The default transaction level in sql server 2012 is READ COMITTED. That transaction level uses a pessimistic approach meaning readers can block writers, writers can block writers and writers can block readers.
Is it basically the opposite approach of optimistic approaches like providing row versions i.e. snapshot isolation level.
However in this session we want to focus on how SQL Server maintains consistency in a multi-user environment. The answer is simple: locks.
But how are locks actually handled. Well there is a bunch of information about locking.
First there are locks and latches. Most locks are being held until the end of transactions.
Latches are being held until the specific operation is over. Locks are used to maintain logic consistency. Latches are used to maintain physical consistency.
We will focus on locks for that session.
This session shall just be a basic session so we dont't handle locks in SERIALIZE transaction level. We just focus on the most common ones.
So a lock can be held on a row, an index key, a page or an object (i.e. most likely a table).
There are three basic types of locks.
A shared lock (S) is used whenever data is read. A shared lock is being released when the read is over. That means it is not held until the end of a transaction. There can be numerous shared lock on the same resource from different processes.
An exclusive lock (X) is used when data is changed (UPDATE, DELETE, INSERT). It signalize that the data is exclusively locked for one process. There can only be one exclusive lock on a resource at any given time.
An update lock (U) is used when data is updated. Before the actual data can be updated sql server has to look for the rows that has to be changed. Because in that searching phase we don't want sql server to already exclusively lock the resource, it uses an update lock basically saying i want to exclusively lock this resource later. Therefore there can also be only one update lock on a resource.
There cannot be an exclusive and an update lock on a resource.
To watch current locks on ressources just use the query below:
SELECT * FROM sys.dm_tran_locks WHERE resource_associated_entity_id > 0
Each lock mentioned above has also an Intent version. That means there is an IS, IX and IU lock meaning intent share, intent exclusive and intent update.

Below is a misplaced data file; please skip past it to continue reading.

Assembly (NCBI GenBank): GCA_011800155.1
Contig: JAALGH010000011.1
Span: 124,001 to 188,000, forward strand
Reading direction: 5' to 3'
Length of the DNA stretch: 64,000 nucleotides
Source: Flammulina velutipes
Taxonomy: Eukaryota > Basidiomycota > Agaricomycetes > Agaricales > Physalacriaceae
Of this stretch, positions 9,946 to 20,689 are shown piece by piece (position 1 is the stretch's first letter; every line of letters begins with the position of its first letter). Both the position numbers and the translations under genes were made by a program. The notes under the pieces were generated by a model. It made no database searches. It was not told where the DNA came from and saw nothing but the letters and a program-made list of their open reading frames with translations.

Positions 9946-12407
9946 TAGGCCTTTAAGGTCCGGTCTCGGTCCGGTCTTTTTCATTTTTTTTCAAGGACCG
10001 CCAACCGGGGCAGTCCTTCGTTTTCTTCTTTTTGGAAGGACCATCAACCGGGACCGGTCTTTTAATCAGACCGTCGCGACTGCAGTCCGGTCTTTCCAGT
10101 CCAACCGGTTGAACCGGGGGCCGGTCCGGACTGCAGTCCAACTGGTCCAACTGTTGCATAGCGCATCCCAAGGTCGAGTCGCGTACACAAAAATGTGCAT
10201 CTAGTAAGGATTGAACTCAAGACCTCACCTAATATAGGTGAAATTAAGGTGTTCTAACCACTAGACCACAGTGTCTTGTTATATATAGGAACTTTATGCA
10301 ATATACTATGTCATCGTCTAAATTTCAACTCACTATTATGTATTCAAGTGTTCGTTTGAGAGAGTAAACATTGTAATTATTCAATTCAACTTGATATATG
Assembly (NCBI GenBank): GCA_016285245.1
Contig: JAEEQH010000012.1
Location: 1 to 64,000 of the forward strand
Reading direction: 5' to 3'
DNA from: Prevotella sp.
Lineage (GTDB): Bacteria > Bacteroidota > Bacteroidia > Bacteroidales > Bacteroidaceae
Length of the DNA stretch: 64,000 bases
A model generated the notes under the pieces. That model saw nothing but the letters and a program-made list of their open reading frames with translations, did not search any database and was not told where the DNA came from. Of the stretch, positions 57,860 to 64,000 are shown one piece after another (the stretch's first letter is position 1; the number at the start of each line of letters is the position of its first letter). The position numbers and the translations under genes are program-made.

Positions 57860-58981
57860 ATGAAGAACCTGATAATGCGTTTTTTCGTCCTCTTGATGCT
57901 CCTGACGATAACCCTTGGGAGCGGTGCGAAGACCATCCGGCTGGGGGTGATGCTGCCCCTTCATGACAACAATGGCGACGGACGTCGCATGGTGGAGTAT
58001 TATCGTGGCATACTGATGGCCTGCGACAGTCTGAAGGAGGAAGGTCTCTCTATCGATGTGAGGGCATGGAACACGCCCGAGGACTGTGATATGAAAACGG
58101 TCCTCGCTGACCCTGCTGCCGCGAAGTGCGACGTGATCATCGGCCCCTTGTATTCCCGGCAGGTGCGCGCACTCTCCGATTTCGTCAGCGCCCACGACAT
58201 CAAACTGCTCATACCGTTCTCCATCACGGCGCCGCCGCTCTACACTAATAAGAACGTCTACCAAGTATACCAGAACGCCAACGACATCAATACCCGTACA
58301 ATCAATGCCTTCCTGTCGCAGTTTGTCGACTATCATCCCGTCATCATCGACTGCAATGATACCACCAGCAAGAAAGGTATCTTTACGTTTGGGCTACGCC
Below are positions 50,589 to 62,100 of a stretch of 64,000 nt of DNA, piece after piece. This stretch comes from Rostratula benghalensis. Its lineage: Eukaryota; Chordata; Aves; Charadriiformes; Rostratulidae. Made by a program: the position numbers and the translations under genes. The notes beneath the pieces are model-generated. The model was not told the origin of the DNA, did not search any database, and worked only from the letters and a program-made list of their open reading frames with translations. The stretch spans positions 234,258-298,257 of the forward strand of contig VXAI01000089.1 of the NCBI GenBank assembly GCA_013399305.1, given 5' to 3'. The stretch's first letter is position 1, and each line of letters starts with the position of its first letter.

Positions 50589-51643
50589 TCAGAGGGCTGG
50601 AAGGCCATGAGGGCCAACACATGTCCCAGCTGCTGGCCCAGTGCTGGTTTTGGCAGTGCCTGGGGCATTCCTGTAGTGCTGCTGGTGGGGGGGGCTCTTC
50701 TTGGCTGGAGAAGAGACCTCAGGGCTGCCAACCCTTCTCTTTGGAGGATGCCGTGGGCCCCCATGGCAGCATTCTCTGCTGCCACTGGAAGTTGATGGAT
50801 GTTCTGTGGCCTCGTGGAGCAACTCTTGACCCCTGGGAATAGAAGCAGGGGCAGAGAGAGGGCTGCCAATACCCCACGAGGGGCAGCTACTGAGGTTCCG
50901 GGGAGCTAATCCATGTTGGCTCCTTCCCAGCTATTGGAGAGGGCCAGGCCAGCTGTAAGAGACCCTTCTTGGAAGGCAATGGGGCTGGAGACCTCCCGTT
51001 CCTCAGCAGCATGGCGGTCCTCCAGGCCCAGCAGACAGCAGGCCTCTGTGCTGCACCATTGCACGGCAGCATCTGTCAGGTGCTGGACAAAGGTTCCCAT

So what's the matter with that locks?
Imagine process A has locked a specific row in Table1 because an update is in place. Now process B wants to lock the whole Table1. SQL Server looks into the dynamic management view sys.dm_tran_locks and sees no lock on the table. So now there is a conflict because the table cannot be exclusively locked when still a row is locked for process A.
That is where intent locks come into play. So even process A just locks a single row, there is an intent exclusive lock (IX) on the corresponding page and on the table it self.
Now process B can see the IX lock on the table and therefore has to wait until that lock is released.
I will show an example below in AdventureWorks2012 database:
In a first session execute the following statement:
BEGIN TRAN; UPDATE [Sales].[SalesOrderHeader] SET ShipDate = ShipDate +1 WHERE SalesOrderID = 43666
Now in a second session please execute the statment:
SELECT resource_type, resource_description, resource_associated_entity_id, request_mode, request_status, request_type FROM sys.dm_tran_locks WHERE resource_associated_entity_id > 0
Now we see all three locks mentioned above. Let's try to open a third session that requests a tablelock on the whole table:
SELECT * FROM [Sales].[SalesOrderHeader] WITH(TABLOCKX)
As we can see the third session requested a lock on the table (object) but it was not granted yet. The status is WAIT.
Once our first session COMMIT or ROLLBACK the transaction the WAIT lock for session 3 will be granted.
In the last part i want to talk about the meanings of the output of the dynamic management view.
In the ressource_associated_entity_id we find jsut an entity id for each resource. If resource is an object the id is the object id. You can verify this by using:
SELECT OBJECT_NAME(ressource_associated_entity_id) FROM sys.dm_tran_locks WHERE ressource_type = 'OBJECT'
The column resource_description has different meanings for different resource types:
|OBJECT||object_id in resource_associated_entity_id||26559774|
|PAGE||File number:page number of the actual table or index page.||1:102|
A hashed value derived from all the key components and the locator.
|ROW||File number:page number:slot number of the actual row.||1:159:2|
This was just a basic introduction into sql server locks. In the next session we will talk about details and different types of locks. I will also touch how locks are actually mainted as a data strucure.
Thanks for reading!